The first words they recognize have to say something, so why not make sure they are Bible-themed words? I had the opportunity to review the  Say & Pray Bible First Words, Stories, and Prayers  from Diane Storts and Illustrated by Sarah Ward, from Tommy Nelson publishing. I received the Bible from the BookLook Bloggers program in exchange only for my honest opinion.

This is the most adorable board book Bible for toddlers and early readers.


This is a hard-cover, toddler board book, 40-page Bible story book. It is intended for children, pre-readers or early readers.

The book contains 20 Bible stories. 10 Old Testament and 10 New Testament, including:

In the Beginning
Noah Builds a Boat
A Happy Promise
Joseph's Colorful Coat
Baby in a Basket
A Happy Family (Ruth)
Samuel Listens
David Sings
Jonah and the Big Fish
Brave Queen Esther

Jesus is Born
Jesus Grows Up
So Many Fish
Jesus Heals
Jesus Teaches About God
The Good Samaritan
Jesus and the Children
Jesus and Zacchaeus
A Big Parade
Jesus is Alive

Each new 2-page story contains a little 3-line summary of the biblical account and a scripture, followed by a prayer.

The illustrations of the corresponding story have pictures that are highlighted with about 5-7 words from the biblical account.

For instance, the story of Noah has pictures and words that include:

'Giraffes'
'Boat'
'Lions'
'Turtles'
'Noah'
'Elephants'

WHAT DID I THINK?

This book is very well-made, gift quality. It feels sturdy and durable when you hold it in your hands, so no worry about little ones tearing the pages. And, it's just the right size to hold in your hand, and curl up in a reading nook with baby. It's also a great size to hand over to an early reader, learning new words.

It is a fantastic way to start a child out with familiarizing them with the Bible. It is not just stories and beautiful illustrations, but it contains vocabulary words that he or she will encounter when they actually begin reading the full Holy Bible. What a fun way to learn the words while learning about God's love.





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Monday, July 27, 2015

Where's Peara? Boyhood Home of a President

Where's Peara now?


For those of you new to Peara's adventures, let me introduce you.

Peara is a stuffed, plush, yellow pear with googly eyes. We received her from my sister-in-law years ago, even before we had children, I believe. See, she was going through her kids' toys and Peara was about to take a visit to Goodwill. Before this happened, my sister-in-law asked if we would by any chance be interested in finding a home for Peara. And, the rest is history.

Well, almost history...

As we began traveling with our children, we sort of adopted this plump yellow pear as our travel with kids mascot.  And, thus began our journey of "Where's Peara?"





Here is a huge hint, though if you see this painted on the side of some plant alongside the highway, you may wrongly think that we will be visiting Abraham Lincoln's boyhood home. Nope, in fact, this president's boyhood home is farther north in Illinois, and this particular president wasn't even born yet when Lincoln had the honor of running the country.




We kept driving, and driving, and driving.

We saw windmills which always fascinate me. Imagine getting all of the power we need to live and conduct business, directly from the earth itself using wind power.  Whenever we drive by these huge blades, I find myself amazed at the massive size of these windmills and baffled at exactly what they do to convert wind into electricity.

If you want to discover along with me, check out this instructional windmill site.




We found our way through small country highways and onto the site of where President Ronald Reagan lived as a boy.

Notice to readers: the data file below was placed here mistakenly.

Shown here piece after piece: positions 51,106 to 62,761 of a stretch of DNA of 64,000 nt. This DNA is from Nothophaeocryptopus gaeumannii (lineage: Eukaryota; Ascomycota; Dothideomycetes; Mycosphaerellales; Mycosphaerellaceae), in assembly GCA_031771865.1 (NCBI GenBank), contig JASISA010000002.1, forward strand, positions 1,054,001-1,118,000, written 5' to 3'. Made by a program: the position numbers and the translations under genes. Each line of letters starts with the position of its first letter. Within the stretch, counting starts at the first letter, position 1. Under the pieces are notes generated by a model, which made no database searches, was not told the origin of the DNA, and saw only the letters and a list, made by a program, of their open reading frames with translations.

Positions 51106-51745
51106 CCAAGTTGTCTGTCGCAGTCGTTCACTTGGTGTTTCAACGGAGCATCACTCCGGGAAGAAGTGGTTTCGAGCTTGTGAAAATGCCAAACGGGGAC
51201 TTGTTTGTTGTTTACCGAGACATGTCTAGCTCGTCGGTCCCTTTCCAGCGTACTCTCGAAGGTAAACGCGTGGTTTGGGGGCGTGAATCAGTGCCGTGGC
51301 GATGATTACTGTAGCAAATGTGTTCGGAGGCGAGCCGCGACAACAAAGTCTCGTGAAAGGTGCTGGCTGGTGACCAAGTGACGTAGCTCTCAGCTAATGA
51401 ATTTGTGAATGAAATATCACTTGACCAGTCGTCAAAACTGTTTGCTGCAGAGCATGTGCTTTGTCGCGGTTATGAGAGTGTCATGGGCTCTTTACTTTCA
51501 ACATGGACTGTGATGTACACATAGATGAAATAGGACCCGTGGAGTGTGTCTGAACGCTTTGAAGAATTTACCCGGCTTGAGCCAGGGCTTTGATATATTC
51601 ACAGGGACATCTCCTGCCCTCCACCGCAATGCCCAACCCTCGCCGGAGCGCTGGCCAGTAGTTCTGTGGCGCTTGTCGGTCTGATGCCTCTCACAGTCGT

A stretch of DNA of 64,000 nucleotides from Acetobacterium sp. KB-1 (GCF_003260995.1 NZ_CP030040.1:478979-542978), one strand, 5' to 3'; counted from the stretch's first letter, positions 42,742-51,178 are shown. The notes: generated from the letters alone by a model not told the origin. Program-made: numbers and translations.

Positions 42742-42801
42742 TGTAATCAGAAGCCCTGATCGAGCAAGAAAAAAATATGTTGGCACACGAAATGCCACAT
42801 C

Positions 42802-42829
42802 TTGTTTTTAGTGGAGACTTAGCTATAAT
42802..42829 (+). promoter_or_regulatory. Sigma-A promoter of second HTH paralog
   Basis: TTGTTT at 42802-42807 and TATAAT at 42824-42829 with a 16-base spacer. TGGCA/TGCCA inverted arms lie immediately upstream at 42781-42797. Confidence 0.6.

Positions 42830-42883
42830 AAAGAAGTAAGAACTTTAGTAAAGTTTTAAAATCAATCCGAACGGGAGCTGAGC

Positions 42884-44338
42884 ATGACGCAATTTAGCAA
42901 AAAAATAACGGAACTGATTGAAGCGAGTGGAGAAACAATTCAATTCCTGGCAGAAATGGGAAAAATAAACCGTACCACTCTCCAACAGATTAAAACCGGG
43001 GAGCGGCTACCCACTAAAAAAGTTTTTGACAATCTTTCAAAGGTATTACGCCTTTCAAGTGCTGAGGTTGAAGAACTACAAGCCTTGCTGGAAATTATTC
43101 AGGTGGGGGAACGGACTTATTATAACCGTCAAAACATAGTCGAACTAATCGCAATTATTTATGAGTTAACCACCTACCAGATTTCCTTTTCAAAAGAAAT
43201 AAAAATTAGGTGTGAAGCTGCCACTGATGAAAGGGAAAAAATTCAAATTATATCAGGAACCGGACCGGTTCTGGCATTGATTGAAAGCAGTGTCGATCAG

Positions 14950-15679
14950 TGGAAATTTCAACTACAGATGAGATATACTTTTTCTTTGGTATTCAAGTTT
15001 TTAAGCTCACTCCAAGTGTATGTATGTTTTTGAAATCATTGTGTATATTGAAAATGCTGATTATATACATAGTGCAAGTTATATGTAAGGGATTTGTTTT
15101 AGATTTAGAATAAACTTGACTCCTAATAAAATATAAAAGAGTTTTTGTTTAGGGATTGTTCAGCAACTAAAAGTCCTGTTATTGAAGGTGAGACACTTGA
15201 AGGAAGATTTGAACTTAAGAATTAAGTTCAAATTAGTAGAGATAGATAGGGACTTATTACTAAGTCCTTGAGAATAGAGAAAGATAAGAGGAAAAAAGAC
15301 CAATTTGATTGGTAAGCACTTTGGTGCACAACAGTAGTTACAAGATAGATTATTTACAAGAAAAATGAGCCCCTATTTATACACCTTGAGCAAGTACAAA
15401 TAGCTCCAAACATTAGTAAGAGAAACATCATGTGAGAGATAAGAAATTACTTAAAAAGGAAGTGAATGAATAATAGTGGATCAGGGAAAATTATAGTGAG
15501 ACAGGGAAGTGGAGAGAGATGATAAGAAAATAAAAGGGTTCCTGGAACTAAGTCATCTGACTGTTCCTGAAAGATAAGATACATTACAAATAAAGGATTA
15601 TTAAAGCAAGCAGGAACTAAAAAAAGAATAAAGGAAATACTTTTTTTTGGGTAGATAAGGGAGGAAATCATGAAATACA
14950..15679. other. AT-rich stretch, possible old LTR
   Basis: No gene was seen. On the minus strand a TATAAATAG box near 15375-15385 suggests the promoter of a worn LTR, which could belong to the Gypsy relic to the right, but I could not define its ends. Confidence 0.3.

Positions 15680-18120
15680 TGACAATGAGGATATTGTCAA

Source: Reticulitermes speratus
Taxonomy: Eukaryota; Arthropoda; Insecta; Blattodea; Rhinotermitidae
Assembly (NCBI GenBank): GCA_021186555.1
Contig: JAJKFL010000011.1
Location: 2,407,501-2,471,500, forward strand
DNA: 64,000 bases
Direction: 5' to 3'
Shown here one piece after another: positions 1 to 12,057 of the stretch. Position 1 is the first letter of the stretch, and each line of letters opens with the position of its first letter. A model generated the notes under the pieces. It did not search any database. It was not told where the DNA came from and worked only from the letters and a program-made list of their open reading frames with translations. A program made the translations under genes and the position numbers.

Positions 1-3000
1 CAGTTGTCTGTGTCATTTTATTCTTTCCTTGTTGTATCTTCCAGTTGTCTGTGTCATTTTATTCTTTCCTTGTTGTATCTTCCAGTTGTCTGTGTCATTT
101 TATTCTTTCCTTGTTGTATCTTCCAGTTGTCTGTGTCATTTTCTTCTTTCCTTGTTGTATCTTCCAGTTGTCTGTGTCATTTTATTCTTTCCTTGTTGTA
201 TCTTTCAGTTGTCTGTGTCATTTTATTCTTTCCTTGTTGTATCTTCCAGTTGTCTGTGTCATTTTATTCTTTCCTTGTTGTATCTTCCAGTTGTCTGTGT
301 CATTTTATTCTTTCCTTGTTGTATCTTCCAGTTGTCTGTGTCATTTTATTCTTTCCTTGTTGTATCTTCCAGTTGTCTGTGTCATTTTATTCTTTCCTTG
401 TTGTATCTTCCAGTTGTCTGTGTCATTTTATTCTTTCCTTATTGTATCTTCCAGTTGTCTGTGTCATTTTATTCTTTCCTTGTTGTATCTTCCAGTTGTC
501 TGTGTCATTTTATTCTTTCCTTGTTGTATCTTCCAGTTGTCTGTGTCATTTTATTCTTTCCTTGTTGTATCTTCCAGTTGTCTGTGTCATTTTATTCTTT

In the garage sat a Model T. The tour guide informed us, however, that the Reagans didn't ever own a Model T, because they were never rich enough in those days. We were assured, though, that Mr. Reagan, Ronald's dad, did in fact work on Model T's.

This particular Model T was later donated to the museum and home site.


Ronald Reagan was a lifeguard in his teen/early adult years, and he was credited for saving several lives.





We arrived inside the home where the president once lived. Do you see that tile in the picture that has been removed? Underneath, young Ron used to hide his pennies. It cost a few cents (I don't recall the exact amount, seems like the tour guide said 2 cents) to go to the movies. So, Ron would hide his pennies underneath this loose tile so his brother wouldn't find his stash when it came time to go to the movies.

Another fascinating fact that the guide shared is that back in those days, the young president was not allowed to set foot inside this front parlor room. So, he would lie on the ground with his feet in the hallway and hide his pennies just around the corner, within reach.....  Tricky - See, he had obeyed technically - Since, his feet had not set foot inside the room. They were still dangling in the hallway.


Upstairs to the right was a small bedroom where Ron and his brother shared not only a room, but a bed as well.

This picture shows Ronald, Nancy and Ron's brother sitting on the bed reminiscing about their childhood when he visited the renovated home in the 80's.

This small bathroom contains a footed bathtub, and a sink the size of one you might find on a train. The tub, we were told, is the very one Ronald Reagan would have taken a bath in as the house did have running water at the time, and this tub was placed here in the 1920's, long before he would have occupied the house.

This bed, with beautiful quilt, was the bed of Ronald's mom and dad. The quilt was a gift to the mom.







The picture of the White House is obviously not original, but was done in the style of what a wall picture would have looked like at the time.


This is our tour guide. He is holding the very plate that Ronald Reagan ate off of when he, Nancy, and his brother were served lunch in the dining room of the house upon their visit to the grand opening of the renovated house. We were told that a towns woman had baked a cake for Ronald's birthday that day as well, but the secret service would not let the cake be eaten without being first scrutinized. But, they did set the cake on the table for press photos.

We were told that when the president got up to leave, there was a piece missing. So, the woman who baked the cake probably was thrilled to discover the president actually ate her cake. Though, the happy news was also followed up with a stern warning that she should be grateful no harm had come to the president because of it.




Outside the home is a statue of President Ronald Reagan. Look who is perched in his hands.





We left the house and made our way back through Dixon to get back onto the highway.







Look! Peara had a couple of friends photo bomb.